aspect of Jesus’ torment on cross that’s not readily visible: antics of demonic world, rejoicing over seeming victory

losing strength and life (14-15)

graphic picture here and in following verses of Jesus’ crucifixion plus fulfilled prophecy

final humiliation (16-17)

as described by Isaiah – He is despised and rejected by men, A Man of sorrows and acquainted with grief. And we hid, as it were, our faces from Him; He was despised, and we did not esteem Him.

done deal – no hope of recovery or rescue (18)

he won’t need his clothes back, might as well figure who gets what – at his very feet, under his gaze

D. Messiah’s Assistance (19-21)

even “in death” God still near (19)

Rom. 14:8For if we live, we live to the Lord; and if we die, we die to the Lord. Therefore, whether we live or die, we are the Lord’s.”

Jesus may have experienced death but did not experience abandonment in death: “into thy hands…”

even when all other hope is gone God can still deliver (20-21a)

multitude and magnitude of enemies not significant to God – humans, dogs, lions, oxen – large, powerful, fierce

21b – turning point of psalm – answered prayer: deliverance from death

David delivered from dying at that point of crisis

greater David delivered from hold of death by means of resurrection

like other prophecies incl. Isa. 53 – doesn’t end with cross and death; looks beyond to effect, results, God’s purpose

E. Messiah’s Affirmation (22-24)

personal public praise (22)

certainly David praised God for deliverance; Jesus did, too: instructions to Mary Magdalene

John 20:17go to My brethren and say to them, ‘I am ascending to My Father and your Father, and to My God and your God.’

1 Cor. 15:5-6 He was seen by Cephas, then by the twelve. After that He was seen by over five hundred brethren at once,

exhortation to public praise (23)

Acts 1:8 You shall be witnesses to Me…; valid for 1st generation (apostles) and their successors

justification for praise (24)

in spite of (early) appearances Father hasn’t abandoned his own; did hear and respond in his perfect time – 3rd day

F. Messiah’s Adoration (25-31)

resurrection brings results! worship (27)

vision gets larger – great congregation (25)

shouldn’t despise 2 or 3 for smallness; also shouldn’t despise large congregation for insincerity/anonymity

Jesus “appeared” to congregation of 500+; “great congregation” began with that, but not limited to it (there’s more coming)

beginning of blessing – all “classes” (26)

the poor, the seekers – will be fed and satisfied, will find the one whom they seek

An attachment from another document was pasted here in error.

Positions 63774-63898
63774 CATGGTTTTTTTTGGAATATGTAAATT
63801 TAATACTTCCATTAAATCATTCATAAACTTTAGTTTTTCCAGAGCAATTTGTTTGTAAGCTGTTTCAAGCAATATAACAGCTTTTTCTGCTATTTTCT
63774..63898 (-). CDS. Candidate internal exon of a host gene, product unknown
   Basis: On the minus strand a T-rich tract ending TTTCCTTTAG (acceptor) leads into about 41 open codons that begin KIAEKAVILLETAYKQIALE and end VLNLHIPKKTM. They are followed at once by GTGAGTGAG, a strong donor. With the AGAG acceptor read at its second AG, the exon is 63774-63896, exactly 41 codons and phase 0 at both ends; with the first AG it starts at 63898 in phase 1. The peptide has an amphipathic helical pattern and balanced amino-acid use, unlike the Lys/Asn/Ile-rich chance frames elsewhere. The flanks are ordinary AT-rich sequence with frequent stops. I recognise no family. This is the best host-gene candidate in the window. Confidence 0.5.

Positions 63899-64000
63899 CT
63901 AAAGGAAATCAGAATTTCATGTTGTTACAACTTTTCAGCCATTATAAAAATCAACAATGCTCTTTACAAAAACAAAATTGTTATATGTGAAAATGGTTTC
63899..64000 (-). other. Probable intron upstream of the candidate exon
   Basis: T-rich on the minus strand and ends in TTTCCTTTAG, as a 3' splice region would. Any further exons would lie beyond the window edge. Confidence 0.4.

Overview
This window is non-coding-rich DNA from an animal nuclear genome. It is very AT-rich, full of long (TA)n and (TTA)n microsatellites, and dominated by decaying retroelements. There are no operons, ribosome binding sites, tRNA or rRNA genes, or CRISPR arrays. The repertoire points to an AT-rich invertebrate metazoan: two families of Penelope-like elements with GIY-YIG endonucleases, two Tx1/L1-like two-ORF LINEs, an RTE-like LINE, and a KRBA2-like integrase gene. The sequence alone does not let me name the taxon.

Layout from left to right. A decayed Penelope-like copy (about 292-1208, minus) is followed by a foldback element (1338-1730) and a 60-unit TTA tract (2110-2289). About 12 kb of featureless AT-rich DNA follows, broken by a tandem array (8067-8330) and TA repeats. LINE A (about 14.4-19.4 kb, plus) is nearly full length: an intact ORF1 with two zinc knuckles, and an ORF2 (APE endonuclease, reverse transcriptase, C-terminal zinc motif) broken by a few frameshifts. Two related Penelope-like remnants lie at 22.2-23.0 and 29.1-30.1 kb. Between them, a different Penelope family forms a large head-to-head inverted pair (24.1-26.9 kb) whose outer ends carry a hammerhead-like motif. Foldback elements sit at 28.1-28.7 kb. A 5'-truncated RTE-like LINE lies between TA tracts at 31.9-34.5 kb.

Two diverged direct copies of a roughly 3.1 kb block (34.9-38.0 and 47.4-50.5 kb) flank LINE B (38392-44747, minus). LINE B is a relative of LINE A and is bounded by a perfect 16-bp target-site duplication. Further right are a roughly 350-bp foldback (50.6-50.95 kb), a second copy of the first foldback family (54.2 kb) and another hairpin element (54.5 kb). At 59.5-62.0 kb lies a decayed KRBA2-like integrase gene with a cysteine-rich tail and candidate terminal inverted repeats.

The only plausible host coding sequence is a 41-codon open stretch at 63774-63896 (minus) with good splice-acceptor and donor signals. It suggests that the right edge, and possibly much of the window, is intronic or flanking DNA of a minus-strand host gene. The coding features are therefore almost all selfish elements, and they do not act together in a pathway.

further blessing – all “nations”

v27-end: if Psalm refers to David till now, this statement and following takes it to “Messianic” level – eschatological hope

fulfillment of promise to Abraham – blessing foretold for all families is acknowledged in worship by all families Gen 12:1-3

kingdom advancement (28-31)

global spiritual rulership (28)

“my kingdom is not of this world” (John 18:34)

still in context of worship – “bow before him” (29)

encompasses all stations of life

encompasses all future generations (30-31)

had disciples on road to Emmaus remembered this Psalm, would not have been downcast – world didn’t end with Jesus’ death! Much more to come, foretold even in David’s day.

Not coincidental that we worship on Sunday rather than Saturday. 7th day God rested, sanctified the day; in command to observe, declared it’s commemoration of his work of creation (Ex. 20:11; 30:17), work of deliverance from captivity in Egypt (Deut. 5:15). First day Christ arose, sanctifying the day that commemorates God’s work of new creation, work of deliverance from captivity in sin. Our task – to be part of that posterity that serves Him, to recount His great works of redemption to next generation, those who have not yet been born.

Advertisements

Leave a Reply

Fill in your details below or click an icon to log in:

WordPress.com Logo

You are commenting using your WordPress.com account. Log Out / Change )

Twitter picture

You are commenting using your Twitter account. Log Out / Change )

Facebook photo

You are commenting using your Facebook account. Log Out / Change )

Google+ photo

You are commenting using your Google+ account. Log Out / Change )

Connecting to %s